On that important note, this week’s self-improvement invitation is to relax, breathe and avoid the pressure and desire to be perfect or get life exactly right. Welcome the unknown and resist the urge to have guaranteed results or outcomes. This will grow your faith and confidence. Shift your mindset to seeing life and your decisions as an experiment, which will stretch you. This will sharpen your saw and enable you to live a life without fear and full of the satisfaction of trying. You are worthy of being and living your best, just at Bishop T.D. Jake’s reveals in this week’s video:

Action Item:

Relax, breathe and avoid the pressure and desire to be perfect or get life exactly right.  Welcome the unknown and resist the urge to have guaranteed results or outcomes.


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The Snake Surprise

Snake Picture

The invariable mark of wisdom is to see the miraculous in the common.
-Ralph Waldo Emerson

Point To Ponder:
Do you get so involved with the details of life that you lose sight of the big and important picture?

Action Item:
Pursue your goals, dreams and life with laser sharp focus while always appreciating the common miracles and blessings that continually surround you.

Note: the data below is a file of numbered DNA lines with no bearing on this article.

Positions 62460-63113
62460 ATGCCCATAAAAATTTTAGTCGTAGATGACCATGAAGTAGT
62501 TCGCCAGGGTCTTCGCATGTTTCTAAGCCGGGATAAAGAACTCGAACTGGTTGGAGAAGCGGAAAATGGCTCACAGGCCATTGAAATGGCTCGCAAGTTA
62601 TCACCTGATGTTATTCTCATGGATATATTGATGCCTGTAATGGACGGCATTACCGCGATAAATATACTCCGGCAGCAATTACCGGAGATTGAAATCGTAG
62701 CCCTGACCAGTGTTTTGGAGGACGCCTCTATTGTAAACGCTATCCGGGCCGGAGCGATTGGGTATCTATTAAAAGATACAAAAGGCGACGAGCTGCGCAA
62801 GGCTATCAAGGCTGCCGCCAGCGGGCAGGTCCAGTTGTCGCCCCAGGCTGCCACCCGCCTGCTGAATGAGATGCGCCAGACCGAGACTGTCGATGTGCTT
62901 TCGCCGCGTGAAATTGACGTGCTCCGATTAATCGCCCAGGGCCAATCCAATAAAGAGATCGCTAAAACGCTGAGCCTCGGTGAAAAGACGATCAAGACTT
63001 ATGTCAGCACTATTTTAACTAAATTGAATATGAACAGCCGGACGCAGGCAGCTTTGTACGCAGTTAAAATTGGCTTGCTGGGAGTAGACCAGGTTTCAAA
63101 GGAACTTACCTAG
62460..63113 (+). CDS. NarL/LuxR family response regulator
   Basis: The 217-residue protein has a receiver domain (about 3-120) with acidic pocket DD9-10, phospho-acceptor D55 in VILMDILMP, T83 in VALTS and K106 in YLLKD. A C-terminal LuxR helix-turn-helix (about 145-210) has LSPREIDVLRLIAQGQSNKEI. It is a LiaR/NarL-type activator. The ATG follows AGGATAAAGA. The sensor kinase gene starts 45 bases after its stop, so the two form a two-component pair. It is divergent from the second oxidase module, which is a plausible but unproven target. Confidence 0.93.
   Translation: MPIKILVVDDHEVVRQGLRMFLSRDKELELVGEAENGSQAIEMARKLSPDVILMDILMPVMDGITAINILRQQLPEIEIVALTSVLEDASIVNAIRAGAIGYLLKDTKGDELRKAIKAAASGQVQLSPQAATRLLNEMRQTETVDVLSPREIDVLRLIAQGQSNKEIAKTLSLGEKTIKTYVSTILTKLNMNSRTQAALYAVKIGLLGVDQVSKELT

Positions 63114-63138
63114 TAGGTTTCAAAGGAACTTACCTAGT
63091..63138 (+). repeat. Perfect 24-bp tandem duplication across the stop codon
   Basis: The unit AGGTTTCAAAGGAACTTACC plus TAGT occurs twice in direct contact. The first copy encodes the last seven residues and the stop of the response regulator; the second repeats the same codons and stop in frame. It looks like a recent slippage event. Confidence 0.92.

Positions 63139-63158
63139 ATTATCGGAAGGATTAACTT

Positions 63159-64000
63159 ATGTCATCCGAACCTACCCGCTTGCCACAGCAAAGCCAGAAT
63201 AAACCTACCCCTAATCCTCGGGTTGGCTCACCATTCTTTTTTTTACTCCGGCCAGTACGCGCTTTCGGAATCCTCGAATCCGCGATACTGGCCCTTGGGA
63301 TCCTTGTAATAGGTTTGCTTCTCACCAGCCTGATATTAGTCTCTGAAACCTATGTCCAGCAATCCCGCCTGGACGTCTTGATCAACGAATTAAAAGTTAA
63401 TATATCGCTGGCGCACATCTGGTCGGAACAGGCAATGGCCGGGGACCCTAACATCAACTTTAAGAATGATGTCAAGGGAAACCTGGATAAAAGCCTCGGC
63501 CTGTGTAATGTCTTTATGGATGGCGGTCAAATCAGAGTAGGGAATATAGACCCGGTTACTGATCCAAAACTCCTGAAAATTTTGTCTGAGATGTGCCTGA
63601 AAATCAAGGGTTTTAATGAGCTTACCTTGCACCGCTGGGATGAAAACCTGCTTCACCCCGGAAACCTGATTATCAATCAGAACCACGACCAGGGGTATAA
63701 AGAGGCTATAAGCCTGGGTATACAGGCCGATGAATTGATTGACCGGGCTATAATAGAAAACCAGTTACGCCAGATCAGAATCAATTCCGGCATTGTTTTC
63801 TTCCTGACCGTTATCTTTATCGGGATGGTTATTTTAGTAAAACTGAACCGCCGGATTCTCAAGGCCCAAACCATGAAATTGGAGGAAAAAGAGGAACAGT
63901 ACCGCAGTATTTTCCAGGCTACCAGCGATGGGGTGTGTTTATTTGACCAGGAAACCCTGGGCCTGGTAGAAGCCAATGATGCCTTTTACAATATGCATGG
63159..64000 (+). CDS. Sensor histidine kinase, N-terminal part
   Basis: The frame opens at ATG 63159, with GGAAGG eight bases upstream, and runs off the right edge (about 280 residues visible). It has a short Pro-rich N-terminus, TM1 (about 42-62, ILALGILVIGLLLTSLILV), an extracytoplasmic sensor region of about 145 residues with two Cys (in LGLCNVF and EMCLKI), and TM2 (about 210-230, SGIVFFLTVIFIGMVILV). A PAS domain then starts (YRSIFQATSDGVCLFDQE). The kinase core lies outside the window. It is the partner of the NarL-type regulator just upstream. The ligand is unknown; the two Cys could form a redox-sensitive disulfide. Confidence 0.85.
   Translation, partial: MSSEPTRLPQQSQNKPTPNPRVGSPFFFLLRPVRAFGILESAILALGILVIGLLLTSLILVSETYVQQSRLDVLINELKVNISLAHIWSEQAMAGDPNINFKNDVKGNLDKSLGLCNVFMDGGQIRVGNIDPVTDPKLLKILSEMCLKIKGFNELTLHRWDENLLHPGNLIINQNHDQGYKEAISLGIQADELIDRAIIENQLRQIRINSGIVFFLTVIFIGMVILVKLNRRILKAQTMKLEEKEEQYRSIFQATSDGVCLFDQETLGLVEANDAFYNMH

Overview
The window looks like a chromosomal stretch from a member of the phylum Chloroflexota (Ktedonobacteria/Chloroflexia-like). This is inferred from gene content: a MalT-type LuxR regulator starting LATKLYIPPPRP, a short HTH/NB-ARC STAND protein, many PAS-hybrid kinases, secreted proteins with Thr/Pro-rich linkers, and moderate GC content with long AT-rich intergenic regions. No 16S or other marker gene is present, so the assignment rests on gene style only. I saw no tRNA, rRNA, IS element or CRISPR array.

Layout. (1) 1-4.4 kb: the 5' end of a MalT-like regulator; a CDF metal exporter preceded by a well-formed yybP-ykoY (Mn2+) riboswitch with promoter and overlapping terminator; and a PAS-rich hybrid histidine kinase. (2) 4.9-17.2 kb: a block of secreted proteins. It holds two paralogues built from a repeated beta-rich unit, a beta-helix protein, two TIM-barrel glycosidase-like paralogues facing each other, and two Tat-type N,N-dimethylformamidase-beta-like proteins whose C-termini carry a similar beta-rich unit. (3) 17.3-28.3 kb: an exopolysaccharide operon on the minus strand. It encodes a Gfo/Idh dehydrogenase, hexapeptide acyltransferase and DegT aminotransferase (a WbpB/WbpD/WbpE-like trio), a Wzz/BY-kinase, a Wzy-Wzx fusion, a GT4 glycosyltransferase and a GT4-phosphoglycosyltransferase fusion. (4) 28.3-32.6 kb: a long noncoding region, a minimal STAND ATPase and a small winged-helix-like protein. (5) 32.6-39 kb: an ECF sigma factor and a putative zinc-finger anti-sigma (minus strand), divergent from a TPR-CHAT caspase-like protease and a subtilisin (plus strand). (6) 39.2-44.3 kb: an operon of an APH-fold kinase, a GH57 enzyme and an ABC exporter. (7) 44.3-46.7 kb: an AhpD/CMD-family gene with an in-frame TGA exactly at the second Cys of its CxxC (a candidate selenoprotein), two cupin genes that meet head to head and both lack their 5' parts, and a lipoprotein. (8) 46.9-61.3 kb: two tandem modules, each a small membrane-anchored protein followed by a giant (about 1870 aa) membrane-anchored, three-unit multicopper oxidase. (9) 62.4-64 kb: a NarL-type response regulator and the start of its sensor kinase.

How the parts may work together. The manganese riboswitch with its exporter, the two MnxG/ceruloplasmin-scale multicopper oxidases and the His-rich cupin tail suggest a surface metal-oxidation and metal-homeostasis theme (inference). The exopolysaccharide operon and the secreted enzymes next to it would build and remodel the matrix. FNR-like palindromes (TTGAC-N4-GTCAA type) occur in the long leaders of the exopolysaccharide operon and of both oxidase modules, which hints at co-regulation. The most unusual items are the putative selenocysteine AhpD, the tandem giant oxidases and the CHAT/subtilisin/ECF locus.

by Neissa Springmann

by Neissa Springmann

This summer, while in Asheville for our Monarch Escape, one of the many things I enjoyed was taking pictures of the beautiful surroundings. Photography is a hobby of mine and while I certainly could benefit from professional coaching, I delight in taking pictures and especially love the thrill of reminiscing through my photos.

Not long ago while looking through my Asheville album, I was completely taken aback by something that I not only failed to see while taking the picture, but also didn’t notice the many times I previewed the photo before. In the picture above, I was desperately trying to focus on a stunning turquoise dragonfly. At the time, I thought my camera was experiencing difficulty because of the dragonfly’s translucent and delicate body, but after review, that could not have been further from the truth. The reason my camera was unable to focus on the dragonfly was because it was focused on the snake, slithering behind it, that I never even saw!!

After the initial shock and sheer fascination of the snake in the picture, my next and immediate thought was how this was the perfect parallel to what we, especially me, can do with life.  Very often, I get tunnel vision and become hyper-focused on accomplishing one thing that I miss out on all of the other possibilities. A common saying for this is, “can’t see the forest for the trees“, meaning I get so involved with the details of a situation that I lose sight of the larger issue. Or, in my case, you could call it stubborn, for when I set my mind on something, my laser sharp focus can often be a curse and not a blessing.

In the case of the Asheville snake, I am actually very thankful that I fixated on the dragonfly because the picture was an amazing surprise and had I seen the snake, I definitely would have freaked. However, I also love the wisdom that it provides, which is that concentration and focus are very important, but of equal importance is viewing life with a broader lens and appreciating all of the gifts that surround us.